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    Murals and Sculptures of Basgo Monastery

    Map Academy

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    Located among the ruins of a citadel in Ladakh in northern India, Basgo Monastery is known for its historical ruins and temples, which are among the oldest surviving structures of their kind.

    Constructed on a steep hilltop overlooking a valley, Basgo was a place of commercial and strategic importance, and was maintained as a royal citadel by successive generations of the Namgyal Dynasty. The citadel, which dates to the fifteenth century, comprised a fortress, a palace, the three temples, residences of nobility, and chorten (votive stupas). It was abandoned in the nineteenth century following a military attack, but the temples remain functional and are used by the people of the Basgo village even today.

    The three temples of Basgo are dedicated to the Maitreya Buddha. The murals found in these temples are considered significant as they show a marked shift towards a Central Tibetan style of painting, which scholars attribute to the rising influence of Central Tibetan monastic orders in Ladakh in the fifteenth century.

    The largest temple in the complex is the Chamba Lhakhang, commissioned by the Ladakhi king Tashi Namgyal and built during the reign of his successor Tsewang Namgyal in the sixteenth century. In addition to the stucco statue of the seated Maitreya, the temple also includes several brightly coloured murals. The gilded statue, 14 metres in height, is placed in an offset of the temple and is flanked by painted stucco sculptures of Padmapani and Vajrapani. The murals depict scenes from the life of Shakyamuni Buddha, the Five Buddhas (also known as the Tathagata Buddhas), Tara and other deities of the Vajrayana Buddhism pantheon. Both gold leaf and gold paint have been used in these paintings. There is also a miniature mural depicting king Tsewang Namgyal and his court, dressed in the Kashmiri-Mughal attire prevalent at the time.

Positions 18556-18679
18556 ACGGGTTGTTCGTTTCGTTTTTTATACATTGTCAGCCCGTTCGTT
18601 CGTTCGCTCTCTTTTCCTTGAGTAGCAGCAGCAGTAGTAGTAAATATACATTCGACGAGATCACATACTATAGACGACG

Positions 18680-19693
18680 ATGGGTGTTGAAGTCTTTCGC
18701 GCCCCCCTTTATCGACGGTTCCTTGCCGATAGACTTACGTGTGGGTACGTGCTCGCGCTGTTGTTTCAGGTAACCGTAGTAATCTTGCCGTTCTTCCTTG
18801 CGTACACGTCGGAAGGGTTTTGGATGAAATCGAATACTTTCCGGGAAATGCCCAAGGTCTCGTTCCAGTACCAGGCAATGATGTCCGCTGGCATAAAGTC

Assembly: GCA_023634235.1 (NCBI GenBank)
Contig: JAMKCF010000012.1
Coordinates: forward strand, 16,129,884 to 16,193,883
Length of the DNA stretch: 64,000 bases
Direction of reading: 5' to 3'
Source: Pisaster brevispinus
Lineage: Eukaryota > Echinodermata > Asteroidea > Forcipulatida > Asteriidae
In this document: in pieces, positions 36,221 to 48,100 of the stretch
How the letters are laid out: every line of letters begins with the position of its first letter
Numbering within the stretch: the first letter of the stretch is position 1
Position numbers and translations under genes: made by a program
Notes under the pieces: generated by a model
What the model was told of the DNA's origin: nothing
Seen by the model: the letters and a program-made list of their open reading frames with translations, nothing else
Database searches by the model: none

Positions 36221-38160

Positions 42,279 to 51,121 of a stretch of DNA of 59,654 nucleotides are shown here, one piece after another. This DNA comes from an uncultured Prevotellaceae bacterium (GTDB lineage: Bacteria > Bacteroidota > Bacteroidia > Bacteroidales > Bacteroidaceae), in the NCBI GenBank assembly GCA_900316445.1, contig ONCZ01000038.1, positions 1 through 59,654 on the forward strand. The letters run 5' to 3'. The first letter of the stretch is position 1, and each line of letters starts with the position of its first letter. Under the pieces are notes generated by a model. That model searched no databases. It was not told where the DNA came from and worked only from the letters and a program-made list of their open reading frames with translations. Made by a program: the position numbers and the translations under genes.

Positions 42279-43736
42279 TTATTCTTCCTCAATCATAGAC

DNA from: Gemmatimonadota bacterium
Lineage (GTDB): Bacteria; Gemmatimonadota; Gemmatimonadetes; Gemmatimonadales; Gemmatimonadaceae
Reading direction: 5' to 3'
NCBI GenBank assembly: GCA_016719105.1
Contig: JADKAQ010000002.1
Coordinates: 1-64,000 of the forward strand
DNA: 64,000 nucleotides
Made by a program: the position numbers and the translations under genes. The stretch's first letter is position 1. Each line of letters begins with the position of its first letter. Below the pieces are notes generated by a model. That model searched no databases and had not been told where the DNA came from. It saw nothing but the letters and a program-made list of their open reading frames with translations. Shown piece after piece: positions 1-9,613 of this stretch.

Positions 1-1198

The Serzang Lhakhang, also known as the Chamba Serzang, dates to the early decades of the seventeenth century. Inside is a 6-metre stucco sculpture of Maitreya that is clad in thin copper sheets and studded with semi-precious stones. The murals here depict divinities associated with good health and prosperity, such as the medicine Buddha, the Five Buddhas and their related deities and protector gods, and gurus of the Drukpa Kagyu lineage. The temple also houses copies of the Kanjur and Tenjur, which were commissioned by the king Senge Namgyal and were written in gold, silver and copper letters.

    At both the Chamba Lhakhang and the Serzang Lhakhang, the murals feature predominantly benign deities. In contrast, the murals of the Cham Chung Temple, dated to the seventeenth century, depict solely wrathful deities such as Yama, Mahakala and Yamantaka. It also contains a stucco statue of Maitreya, seated on a platform, which is smaller than those found in the other two temples.

    The temples at Basgo fall under the aegis of the Hemis Monastery and are maintained by monks of the Drukpa Kagyu monastic order. Around the 1970s, the temples came under threat as the hill on which their foundations rested began to erode. The situation spurred a large-scale conservation effort led by the local Basgo Welfare Committee and supported by several national and international agencies. The restoration project received the UNESCO Asia-Pacific Heritage Award of Excellence in 2007.


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